Becca Albee never met her grandfather.
But he and his work have inspired Albee’s latest art exhibition, “E.A.R. To the Ground.” It opened Tuesday in the John and June Allcott Gallery at the Hanes Art Center.
Through March 6
John and June Alcott Gallery at the Hanes Art Center
Albee — who graduated from UNC’s Master of Fine Arts program in 2000 after studying studio art — named her show after the journalistic work of her grandfather, E.A. Resch.
Resch was editor of The Chatham News in Siler City and had a column with the same name as Albee’s exhibit.
The show’s centerpiece is a collection of articles from The New York Times. Albee replaced photos from articles with her grandfather’s flower photography taken in the late 1960s and early 1970s.
“The pieces end up looking like newspaper clips, maintaining the original headline, photo caption and story joined by my grandfather’s personal pictures,” Albee said.
Accompanying Albee’s hybrid images are blown-up photos from her grandfather’s personal album.
“Everyone will get a chance to see his work the way he arranged it, and the way that he would have seen it,” Albee said.
Albee is an associate photography professor at The City College of New York and has held various fellowships in the past, such as one at Skowhegan School of Painting and Sculpture.
She employs a variety of media — photography, sculpture and performance — to explore a wide range of subject matter.
“All of her work was about feminism, the body, performance and ritual,” said elin o’Hara slavick, a professor in the art department who taught Albee.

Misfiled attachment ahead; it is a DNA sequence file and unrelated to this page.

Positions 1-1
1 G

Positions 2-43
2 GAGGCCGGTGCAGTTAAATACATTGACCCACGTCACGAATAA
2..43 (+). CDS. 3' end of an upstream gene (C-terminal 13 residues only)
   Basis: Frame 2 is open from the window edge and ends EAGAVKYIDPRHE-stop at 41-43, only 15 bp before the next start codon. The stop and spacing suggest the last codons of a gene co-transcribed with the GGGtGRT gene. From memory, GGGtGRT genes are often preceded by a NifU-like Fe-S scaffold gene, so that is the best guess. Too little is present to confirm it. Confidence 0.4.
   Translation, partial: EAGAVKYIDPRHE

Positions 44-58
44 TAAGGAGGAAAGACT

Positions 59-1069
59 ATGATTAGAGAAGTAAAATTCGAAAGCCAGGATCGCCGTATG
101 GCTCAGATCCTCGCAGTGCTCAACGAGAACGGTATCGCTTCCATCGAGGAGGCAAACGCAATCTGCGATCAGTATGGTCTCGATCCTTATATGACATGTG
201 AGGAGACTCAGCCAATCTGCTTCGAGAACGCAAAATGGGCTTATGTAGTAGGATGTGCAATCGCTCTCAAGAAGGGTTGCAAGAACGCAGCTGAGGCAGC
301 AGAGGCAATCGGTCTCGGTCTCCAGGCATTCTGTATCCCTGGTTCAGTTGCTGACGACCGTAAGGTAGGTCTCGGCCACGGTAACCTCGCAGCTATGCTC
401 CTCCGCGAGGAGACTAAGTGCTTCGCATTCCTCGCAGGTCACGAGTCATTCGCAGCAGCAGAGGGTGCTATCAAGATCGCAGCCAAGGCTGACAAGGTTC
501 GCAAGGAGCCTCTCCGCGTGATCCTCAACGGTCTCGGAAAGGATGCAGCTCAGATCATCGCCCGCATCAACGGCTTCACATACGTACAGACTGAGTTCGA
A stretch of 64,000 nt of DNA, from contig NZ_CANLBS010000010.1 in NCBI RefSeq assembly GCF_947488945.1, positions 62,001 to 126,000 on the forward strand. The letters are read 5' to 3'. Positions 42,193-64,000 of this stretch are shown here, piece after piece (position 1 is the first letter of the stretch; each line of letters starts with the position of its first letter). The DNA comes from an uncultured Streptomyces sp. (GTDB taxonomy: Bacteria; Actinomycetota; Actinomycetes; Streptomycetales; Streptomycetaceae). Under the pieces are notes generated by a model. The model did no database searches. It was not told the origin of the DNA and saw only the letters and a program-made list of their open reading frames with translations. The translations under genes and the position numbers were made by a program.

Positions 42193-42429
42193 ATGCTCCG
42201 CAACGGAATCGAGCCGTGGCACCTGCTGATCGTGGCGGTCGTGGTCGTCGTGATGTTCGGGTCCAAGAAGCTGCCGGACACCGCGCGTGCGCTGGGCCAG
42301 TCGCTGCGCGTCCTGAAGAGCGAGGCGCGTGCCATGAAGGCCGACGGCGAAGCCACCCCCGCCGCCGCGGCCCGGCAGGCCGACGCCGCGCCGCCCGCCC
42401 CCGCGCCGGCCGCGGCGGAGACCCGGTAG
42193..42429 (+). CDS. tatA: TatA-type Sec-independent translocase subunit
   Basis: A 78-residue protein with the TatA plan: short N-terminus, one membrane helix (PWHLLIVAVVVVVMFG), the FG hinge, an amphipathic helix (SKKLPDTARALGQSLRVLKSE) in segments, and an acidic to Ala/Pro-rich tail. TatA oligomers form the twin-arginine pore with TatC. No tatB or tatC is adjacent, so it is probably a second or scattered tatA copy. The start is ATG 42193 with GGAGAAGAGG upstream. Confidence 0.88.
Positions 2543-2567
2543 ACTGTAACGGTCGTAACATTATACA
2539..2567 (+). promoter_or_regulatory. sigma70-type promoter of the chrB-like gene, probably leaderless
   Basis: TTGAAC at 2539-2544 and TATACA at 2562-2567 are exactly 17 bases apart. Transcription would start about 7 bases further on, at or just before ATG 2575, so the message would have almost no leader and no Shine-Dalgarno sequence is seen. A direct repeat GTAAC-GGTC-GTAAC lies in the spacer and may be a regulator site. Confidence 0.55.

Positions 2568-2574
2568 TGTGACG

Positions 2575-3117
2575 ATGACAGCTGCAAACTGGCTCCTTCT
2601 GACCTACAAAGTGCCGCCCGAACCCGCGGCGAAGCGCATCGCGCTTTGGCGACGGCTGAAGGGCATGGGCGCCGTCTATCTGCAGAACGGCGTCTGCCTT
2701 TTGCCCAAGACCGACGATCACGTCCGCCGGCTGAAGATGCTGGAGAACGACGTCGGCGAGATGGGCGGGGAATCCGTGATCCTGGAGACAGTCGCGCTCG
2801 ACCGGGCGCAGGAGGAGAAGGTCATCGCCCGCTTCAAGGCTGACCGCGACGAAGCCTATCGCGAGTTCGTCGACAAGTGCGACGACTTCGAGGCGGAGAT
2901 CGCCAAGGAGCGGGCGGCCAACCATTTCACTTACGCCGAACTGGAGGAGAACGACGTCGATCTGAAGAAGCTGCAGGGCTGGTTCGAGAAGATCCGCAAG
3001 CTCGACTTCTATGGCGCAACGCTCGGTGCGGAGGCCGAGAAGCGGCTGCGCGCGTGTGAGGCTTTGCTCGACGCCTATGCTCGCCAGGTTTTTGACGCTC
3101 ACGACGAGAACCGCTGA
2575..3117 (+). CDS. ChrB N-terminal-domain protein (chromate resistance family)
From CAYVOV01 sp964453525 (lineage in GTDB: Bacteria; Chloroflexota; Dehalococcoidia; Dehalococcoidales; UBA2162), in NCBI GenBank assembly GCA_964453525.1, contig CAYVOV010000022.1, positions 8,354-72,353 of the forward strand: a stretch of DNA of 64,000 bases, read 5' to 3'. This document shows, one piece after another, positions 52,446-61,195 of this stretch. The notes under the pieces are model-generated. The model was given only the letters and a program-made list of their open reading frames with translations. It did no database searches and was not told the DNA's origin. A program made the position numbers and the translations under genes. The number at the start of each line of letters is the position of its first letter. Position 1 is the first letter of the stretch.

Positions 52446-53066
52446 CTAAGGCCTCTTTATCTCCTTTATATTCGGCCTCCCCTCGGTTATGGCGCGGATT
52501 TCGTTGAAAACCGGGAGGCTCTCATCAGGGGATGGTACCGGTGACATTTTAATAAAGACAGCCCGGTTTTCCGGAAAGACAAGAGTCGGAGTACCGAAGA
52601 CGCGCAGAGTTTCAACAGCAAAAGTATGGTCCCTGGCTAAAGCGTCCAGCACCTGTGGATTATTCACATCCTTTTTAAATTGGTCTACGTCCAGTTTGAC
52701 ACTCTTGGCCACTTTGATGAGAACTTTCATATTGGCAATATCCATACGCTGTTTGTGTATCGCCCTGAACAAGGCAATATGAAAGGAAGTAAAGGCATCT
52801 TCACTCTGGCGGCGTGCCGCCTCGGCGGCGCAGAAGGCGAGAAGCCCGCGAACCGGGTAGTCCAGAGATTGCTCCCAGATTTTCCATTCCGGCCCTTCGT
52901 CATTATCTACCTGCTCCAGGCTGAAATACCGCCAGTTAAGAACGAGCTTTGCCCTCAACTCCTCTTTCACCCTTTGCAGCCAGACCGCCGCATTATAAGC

“E.A.R. to the Ground” focuses on the United States’ involvement in war.
PlayMakers Repertory Company’s production, “The Making of a King,” also explores the effects of war.
“Many artists feel it is their duty to raise questions about the world around us — to investigate, probe and challenge,” said Jeff Meanza, associate artistic director for PlayMakers. “This is something that has always happened — even in times of great political oppression — and I have an inkling that it will remain so.”
While Albee is not a native North Carolinian, her mother was raised in the state and her grandfather’s work anchors her to the area.
“I wanted to consider the place in which my work was shown,” she said. “I liked the idea of bringing this work back home because of my grandfather’s connection.”
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